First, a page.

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00000174-9e19-ddc3-a1fc-bedbd6890000Welcome to WFAEats - a fun adventure where we explore all things tasty and interesting in the Charlotte food scene. We want to share stories, recipes and culinary escapades and hear about yours!

In Good Taste: When No Means No In The Kitchen

ancient_kitchen.jpg
attributed to Martin Van Cleve/Google Cultural Institute
Kitchen Interior, c. 1565

Dear Etta Kate: I always offer to help my hosts clean up after a meal. Once everyone is finished eating, I quietly stand up, take my plate to the kitchen, then ask others if I can do the same. Usually my hostess protests. Why?

Signed, Astonished Guest

Dear Astonished: Consider that your hostess is acting in accordance with etiquette and in no way wishes her guests to appear to be considered servants. She (or he) is treating you to a night of pleasure, with food to please your palate and a moment’s relief from the drudgery of kitchen scullery duty. While it is lovely of you to offer, if you are told no, the least you can do is allow her or him that pleasure without argument. Return your host’s consideration with an invitation to your lovely home – after sending a lovely hand-scribed thank-you note on stationery, mailed from the post office, of course.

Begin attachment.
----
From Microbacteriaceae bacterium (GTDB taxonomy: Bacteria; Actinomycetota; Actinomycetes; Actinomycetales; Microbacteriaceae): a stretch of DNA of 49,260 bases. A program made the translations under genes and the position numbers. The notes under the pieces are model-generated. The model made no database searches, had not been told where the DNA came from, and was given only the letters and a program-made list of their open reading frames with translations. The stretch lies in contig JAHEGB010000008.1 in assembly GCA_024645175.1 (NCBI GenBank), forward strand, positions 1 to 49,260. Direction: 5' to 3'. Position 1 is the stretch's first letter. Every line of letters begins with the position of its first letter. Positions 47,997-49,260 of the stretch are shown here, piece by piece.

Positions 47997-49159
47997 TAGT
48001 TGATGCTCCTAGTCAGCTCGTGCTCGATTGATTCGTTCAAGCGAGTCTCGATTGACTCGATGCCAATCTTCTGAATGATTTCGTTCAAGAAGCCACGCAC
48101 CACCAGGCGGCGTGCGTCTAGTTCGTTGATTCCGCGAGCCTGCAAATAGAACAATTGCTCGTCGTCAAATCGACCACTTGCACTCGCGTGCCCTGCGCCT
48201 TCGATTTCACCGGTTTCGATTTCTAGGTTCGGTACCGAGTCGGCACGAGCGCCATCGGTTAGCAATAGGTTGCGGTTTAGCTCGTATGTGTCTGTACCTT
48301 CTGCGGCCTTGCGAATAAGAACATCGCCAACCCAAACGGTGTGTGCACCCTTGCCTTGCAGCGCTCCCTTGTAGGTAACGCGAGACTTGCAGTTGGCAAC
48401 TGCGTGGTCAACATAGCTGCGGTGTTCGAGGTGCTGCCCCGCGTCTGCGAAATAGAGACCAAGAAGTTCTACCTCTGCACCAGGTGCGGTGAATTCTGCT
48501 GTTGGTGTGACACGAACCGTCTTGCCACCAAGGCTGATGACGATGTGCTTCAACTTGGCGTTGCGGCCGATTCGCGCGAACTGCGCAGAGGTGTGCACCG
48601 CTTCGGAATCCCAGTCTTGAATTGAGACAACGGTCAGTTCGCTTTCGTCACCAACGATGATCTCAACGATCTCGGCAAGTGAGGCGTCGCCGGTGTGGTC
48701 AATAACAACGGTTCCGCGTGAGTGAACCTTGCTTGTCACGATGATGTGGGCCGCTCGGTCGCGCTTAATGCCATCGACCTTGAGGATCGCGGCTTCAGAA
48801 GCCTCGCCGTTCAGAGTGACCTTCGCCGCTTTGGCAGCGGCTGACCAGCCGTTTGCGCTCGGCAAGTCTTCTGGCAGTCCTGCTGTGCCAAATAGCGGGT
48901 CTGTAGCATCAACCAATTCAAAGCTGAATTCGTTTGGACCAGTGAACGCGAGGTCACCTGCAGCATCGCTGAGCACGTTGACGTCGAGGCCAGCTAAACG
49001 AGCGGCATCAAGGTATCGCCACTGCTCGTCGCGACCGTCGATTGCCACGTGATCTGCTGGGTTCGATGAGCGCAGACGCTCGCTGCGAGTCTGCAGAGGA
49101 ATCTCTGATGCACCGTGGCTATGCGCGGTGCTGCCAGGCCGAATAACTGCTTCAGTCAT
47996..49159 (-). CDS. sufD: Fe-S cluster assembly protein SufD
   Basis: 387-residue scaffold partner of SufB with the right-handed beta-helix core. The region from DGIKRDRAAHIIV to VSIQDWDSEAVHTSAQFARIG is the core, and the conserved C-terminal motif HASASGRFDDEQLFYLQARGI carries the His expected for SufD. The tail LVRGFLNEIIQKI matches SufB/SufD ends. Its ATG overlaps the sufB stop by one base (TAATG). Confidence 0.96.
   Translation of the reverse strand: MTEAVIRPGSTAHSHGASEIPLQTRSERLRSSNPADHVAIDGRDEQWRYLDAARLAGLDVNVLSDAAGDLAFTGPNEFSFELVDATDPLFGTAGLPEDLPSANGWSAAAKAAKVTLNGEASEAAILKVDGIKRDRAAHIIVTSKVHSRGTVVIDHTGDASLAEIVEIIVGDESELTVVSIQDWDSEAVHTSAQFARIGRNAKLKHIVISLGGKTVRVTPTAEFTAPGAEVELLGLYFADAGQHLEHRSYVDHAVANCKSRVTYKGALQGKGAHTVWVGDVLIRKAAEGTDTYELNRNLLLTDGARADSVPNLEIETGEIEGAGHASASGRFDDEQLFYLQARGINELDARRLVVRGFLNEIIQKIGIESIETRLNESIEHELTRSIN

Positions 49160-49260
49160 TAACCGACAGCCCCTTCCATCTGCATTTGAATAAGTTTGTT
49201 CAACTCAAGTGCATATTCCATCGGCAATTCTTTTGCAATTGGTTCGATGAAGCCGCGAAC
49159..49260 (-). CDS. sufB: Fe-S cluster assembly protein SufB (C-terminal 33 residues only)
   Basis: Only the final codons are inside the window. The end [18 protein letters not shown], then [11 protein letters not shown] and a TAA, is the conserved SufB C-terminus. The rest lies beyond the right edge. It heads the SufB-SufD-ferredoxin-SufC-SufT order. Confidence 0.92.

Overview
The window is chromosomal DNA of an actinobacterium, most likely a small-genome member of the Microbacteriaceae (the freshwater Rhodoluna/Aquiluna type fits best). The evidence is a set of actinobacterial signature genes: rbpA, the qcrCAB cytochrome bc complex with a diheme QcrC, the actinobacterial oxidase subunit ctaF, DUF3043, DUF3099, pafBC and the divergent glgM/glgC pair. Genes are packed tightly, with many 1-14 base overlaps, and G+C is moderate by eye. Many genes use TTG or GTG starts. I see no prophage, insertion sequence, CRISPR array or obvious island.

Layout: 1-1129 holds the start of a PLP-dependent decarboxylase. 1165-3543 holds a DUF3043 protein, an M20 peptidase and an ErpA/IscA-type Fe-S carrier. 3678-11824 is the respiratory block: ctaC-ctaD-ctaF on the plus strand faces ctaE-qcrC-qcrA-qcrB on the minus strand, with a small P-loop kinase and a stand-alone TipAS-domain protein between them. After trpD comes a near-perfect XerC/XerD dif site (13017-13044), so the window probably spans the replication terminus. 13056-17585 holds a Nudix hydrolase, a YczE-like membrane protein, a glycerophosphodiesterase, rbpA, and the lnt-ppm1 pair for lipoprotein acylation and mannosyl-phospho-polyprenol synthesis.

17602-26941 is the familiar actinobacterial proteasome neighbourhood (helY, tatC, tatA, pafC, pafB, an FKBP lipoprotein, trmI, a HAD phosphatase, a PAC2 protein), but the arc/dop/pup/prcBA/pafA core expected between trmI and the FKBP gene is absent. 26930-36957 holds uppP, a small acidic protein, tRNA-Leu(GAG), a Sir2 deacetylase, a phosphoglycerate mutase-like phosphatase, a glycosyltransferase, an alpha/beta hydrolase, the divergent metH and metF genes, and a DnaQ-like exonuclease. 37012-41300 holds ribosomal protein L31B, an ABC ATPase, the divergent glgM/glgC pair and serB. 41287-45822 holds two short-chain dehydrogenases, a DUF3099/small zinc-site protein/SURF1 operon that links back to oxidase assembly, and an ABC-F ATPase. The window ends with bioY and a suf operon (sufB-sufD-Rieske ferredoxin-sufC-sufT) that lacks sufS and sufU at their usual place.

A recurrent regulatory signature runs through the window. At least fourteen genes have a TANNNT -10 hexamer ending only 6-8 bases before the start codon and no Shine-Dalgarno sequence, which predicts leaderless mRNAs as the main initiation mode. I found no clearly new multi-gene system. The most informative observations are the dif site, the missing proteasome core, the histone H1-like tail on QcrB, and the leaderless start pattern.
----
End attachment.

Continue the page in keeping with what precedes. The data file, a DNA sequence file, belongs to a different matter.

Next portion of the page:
Dear Etta Kate: No one likes doing dishes. I don't mind rolling up my sleeves and helping out. But when I try, most hosts tell me not to. Aren't they just being polite, and hoping I will insist?

Signed, Devoted Dishwasher

Dear Devoted: Do you bring your own apron and rubber dish-gloves? If so, please send me your address and I shall include you on my dinner guest list for every function. But Etta Kate is in the minority. Most proper hosts do not wish for their guests to soil their festive party frocks or mar their manicures. Enjoy the party. Ask if there is anything you may do to help. Your host/ess might require your service to pass out silver spoons for coffee service. But please respect the boundary of host and guest and stay out of the kitchen, which is harder and harder to do for worker bees like yourself, especially in the modern “open-living-concept” homes. Now, do send me your address. Etta Kate is serious about inviting you to her next soirée.

Etta Kate is the nom de plume of a business consultant who maintains anonymity to protect her clients’ privacy. If you have a question about food and dining etiquette, Etta Kate will be happy to help. You can post your messages in the comments section of this page.

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